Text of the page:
"Health" is, among other things, the byproduct of being involved in these sorts of relationships in a food chain--involved in a great many of them, in the case of an omnivorous creature like us. Further, when the health of one link of the food chain is disturbed, it can affect all the creatures in it. When the soil is sick or in some way deficient, so will be the grasses that grow in that soil and the cattle that eat the grasses and the people who drink the milk. Or, as the English agronomist Sir Albert Howard put it in 1945 in "The Soil and Health" (a founding text of organic agriculture), we would do well to regard "the whole problem of health in soil, plant, animal and man as one great subject." Our personal health is inextricably bound up with the health of the entire food web.

1. Eat food. Though in our current state of confusion, this is much easier said than done. So try this: Don't eat anything your great-great-grandmother wouldn't recognize as food. (Sorry, but at this point Moms are as confused as the rest of us, which is why we have to go back a couple of generations, to a time before the advent of modern food products.) There are a great many foodlike items in the supermarket your ancestors wouldn't recognize as food (Go-Gurt? Breakfast-cereal bars? Nondairy creamer?); stay away from these.

2. Avoid even those food products that come bearing health claims. They're apt to be heavily processed, and the claims are often dubious at best. Don't forget that margarine, one of the first industrial foods to claim that it was more healthful than the traditional food it replaced, turned out to give people heart attacks. When Kellogg's can boast about its Healthy Heart Strawberry Vanilla cereal bars, health claims have become hopelessly compromised. (The American Heart Association charges food makers for their endorsement.) Don't take the silence of the yams as a sign that they have nothing valuable to say about health.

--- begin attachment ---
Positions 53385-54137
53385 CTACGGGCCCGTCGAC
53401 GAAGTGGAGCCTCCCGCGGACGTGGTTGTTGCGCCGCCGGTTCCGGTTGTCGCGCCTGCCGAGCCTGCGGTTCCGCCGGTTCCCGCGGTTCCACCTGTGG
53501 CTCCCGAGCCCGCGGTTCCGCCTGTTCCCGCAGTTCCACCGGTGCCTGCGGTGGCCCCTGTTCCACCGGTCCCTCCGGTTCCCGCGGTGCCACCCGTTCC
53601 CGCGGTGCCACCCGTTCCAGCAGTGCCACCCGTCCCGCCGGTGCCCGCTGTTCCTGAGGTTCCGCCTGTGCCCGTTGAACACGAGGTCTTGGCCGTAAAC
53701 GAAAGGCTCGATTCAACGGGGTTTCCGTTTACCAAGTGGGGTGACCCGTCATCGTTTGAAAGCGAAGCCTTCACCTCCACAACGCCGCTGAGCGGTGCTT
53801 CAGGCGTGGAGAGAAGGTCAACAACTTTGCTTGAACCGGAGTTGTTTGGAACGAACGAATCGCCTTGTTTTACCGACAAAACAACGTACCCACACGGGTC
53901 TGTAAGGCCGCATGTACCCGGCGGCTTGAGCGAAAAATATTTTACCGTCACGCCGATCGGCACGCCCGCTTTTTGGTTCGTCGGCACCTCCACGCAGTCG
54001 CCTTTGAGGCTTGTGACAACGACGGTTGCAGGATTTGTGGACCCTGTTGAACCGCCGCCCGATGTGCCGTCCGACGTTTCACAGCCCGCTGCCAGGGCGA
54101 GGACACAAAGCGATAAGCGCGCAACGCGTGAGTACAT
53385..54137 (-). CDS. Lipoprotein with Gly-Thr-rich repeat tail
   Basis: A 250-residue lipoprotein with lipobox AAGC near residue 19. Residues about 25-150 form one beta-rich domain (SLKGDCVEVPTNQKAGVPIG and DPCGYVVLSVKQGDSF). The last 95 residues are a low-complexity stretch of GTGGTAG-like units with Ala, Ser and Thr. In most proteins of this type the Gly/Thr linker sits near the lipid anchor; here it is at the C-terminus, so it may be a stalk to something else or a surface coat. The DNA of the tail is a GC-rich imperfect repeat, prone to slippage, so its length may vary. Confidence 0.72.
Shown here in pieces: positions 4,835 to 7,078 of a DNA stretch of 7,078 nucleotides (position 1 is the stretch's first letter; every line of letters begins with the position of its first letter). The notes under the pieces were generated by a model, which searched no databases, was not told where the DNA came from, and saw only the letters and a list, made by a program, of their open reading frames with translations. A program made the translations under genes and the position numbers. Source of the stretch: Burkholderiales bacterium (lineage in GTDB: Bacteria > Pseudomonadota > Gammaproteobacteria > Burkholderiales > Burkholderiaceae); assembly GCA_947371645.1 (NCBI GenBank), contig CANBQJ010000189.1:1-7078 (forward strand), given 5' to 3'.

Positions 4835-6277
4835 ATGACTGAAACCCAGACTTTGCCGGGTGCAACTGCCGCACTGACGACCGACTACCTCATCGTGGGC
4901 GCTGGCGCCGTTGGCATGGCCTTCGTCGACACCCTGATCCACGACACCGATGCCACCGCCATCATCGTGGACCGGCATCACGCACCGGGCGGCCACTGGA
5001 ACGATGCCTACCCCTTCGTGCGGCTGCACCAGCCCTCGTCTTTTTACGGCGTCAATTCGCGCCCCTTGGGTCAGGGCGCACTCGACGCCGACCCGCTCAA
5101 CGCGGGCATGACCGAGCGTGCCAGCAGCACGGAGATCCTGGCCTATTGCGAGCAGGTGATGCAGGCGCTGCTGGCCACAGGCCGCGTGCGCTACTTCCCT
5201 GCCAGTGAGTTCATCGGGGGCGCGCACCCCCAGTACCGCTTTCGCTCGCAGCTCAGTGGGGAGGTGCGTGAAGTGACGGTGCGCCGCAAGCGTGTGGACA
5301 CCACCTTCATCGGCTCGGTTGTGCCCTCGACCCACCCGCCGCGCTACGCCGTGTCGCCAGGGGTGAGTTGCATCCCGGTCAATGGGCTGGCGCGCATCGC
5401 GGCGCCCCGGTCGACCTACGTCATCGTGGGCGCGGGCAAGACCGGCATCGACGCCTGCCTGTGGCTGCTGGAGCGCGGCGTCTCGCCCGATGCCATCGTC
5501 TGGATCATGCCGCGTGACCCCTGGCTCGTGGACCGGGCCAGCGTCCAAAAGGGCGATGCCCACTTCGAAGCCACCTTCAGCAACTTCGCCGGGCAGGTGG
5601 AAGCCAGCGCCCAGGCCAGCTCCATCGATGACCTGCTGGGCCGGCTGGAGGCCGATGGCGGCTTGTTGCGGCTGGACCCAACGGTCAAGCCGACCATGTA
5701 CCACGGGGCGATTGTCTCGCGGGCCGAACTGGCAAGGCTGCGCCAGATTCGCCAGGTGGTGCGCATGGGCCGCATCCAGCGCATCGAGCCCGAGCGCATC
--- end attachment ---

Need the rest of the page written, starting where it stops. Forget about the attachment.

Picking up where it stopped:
3. Especially avoid food products containing ingredients that are a) unfamiliar, b) unpronounceable c) more than five in number--or that contain high-fructose corn syrup.None of these characteristics are necessarily harmful in and of themselves, but all of them are reliable markers for foods that have been highly processed.


4. Get out of the supermarket whenever possible. You won't find any high-fructose corn syrup at the farmer's market; you also won't find food harvested long ago and far away. What you will find are fresh whole foods picked at the peak of nutritional quality. Precisely the kind of food your great-great-grandmother would have recognized as food.